Alert-based CDSSs adopt reminders to help with medication prescriptions by generating medication recommendations and using alerts to interact with the practitioners. Chien et al. (2022) indicate the increased importance of alert usability to be clinically relevant. Alerts, also known as notifications or warnings, effectively highlight a potential risk (Using CPOE and CDS).

The alerts are used to inform clinicians of a potential or actual medication administration error that can potentially increase the risk of ADEs. Chien et al. (2022) show alerts are efficient approaches to streamlining clinical workflow and preventing medication errors and associated consequences, such as ADEs. However, alert-based CDSS can lead to alert fatigue, which has detrimental effects on patient outcomes. Therefore, optimizing the alert mechanism and robustness and improving alert appropriateness to minimize alert fatigue is critical.

On the other hand, mobile-based CDSS are deployed on mobile devices to increase portability and access. Such a CDSS is possible with the increased adoption of mobile technology in the healthcare environment. Clinicians can use CDSS on handheld devices at the point of care, increasing healthcare delivery, especially in disadvantaged areas like middle-income communities and rural areas where the complete CDSS system adoption is challenging (Using CPOE and CDS).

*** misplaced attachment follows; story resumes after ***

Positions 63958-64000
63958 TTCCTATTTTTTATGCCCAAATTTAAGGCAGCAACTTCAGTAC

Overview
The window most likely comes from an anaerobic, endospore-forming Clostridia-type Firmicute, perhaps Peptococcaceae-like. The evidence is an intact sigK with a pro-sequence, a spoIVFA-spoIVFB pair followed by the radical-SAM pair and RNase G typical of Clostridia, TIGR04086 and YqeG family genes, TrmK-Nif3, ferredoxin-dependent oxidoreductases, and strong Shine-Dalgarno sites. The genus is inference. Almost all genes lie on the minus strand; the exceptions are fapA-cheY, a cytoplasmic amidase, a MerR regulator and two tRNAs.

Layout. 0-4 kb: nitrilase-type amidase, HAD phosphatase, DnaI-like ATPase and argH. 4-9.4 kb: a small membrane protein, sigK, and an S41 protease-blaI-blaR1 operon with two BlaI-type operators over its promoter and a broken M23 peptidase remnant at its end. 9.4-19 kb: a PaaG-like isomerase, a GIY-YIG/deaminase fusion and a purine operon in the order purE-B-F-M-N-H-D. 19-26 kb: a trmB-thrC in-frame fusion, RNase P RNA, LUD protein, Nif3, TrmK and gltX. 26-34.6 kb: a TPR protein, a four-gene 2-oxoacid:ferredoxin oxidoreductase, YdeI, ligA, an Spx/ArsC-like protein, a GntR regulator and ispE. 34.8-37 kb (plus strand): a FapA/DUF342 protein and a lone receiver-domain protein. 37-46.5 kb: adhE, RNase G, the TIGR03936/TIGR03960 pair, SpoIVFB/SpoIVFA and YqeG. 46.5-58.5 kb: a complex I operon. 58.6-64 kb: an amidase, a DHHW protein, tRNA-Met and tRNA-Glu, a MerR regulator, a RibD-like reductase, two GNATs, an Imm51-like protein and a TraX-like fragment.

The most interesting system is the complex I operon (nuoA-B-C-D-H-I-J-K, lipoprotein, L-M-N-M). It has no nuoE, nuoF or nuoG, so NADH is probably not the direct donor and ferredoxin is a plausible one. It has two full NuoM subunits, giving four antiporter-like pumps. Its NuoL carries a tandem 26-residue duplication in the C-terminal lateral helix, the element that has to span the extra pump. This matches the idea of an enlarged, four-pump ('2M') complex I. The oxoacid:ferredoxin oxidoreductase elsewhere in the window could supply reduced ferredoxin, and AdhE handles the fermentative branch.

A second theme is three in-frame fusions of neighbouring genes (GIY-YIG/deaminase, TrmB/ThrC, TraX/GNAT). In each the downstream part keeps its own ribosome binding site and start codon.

Agarwal et al. (2021) confirm the effectiveness of mobile-based CDSS on various outcomes, such as adherence and appropriate practice. Mobile-based CDSS increases ease of data entry and use, minimizing fatigue associated with using computer devices. Agarwal et al. (2021) also show the multi-functionality capability of mobile apps for clinical decision support and more user involvement in decision development and evaluation. However, more research is needed on their impact on patient behavior and data security (Using CPOE and CDS). 

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Most Feasible CDSS

Alert-based CDSS has been a norm in most hospitals, but due to increasing concern about alert fatigue, alternative adoptions of CDSS are necessary. There has been a rise in customized CDSS to address alert fatigue, tailoring data to specific patient physiological characteristics to ensure high specificity and unnecessary alerts (Chien et al., 2022) (Using CPOE and CDS).